Among President Clinton's first acts upon taking office in 1993 was to disarm U.S. soldiers on military bases. In March 1993, the Army imposed regulations forbidding military personnel from carrying their personal firearms and making it almost impossible for commanders to issue firearms to soldiers in the U.S. for personal protection. For the most part, only military police regularly carry firearms on base, and their presence is stretched thin by high demand for MPs in war zones.
Because of Mr. Clinton, terrorists would face more return fire if they attacked a Texas Wal-Mart than the gunman faced at Fort Hood, home of the heavily armed and feared 1st Cavalry Division. That's why a civilian policewoman from off base was the one whose marksmanship ended Maj. Nidal Malik Hasan's rampage.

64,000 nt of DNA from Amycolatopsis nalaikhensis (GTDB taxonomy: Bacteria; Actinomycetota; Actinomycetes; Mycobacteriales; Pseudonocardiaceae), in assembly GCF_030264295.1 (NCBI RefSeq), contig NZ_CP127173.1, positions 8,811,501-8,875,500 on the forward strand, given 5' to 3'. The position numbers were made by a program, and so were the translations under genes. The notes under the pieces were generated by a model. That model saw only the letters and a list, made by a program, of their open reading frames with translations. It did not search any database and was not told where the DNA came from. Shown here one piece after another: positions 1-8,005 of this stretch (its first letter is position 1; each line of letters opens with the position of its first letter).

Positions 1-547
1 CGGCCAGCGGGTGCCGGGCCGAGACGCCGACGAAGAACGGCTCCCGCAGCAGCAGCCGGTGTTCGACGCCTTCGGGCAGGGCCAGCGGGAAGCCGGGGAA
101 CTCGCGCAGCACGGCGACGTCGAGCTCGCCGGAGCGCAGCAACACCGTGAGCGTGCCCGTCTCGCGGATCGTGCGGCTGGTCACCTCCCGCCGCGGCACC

Everyone wants to keep people safe - and no one denies Mr. Clinton's good intentions. The problem is that law-abiding good citizens, not criminals, are the ones who obey those laws. Bans end up disarming potential victims and not criminals. . .
It is hard to believe that we don't trust soldiers with guns on an Army base when we trust these very same men in Iraq and Afghanistan. Mr. Clinton's deadly rules even disarmed officers, the most trusted members of the military charged with leading enlisted soldiers in combat. Six of the dead and wounded had commissions. . .
A major factor in determining how many people are harmed by these killers is the time that elapses between the launch of an attack and when someone - soldier, civilian or law enforcement - arrives on the scene with a gun to end the attack. All the public shootings in the United States in which more than three people have been killed have occurred in places where concealed handguns have been banned.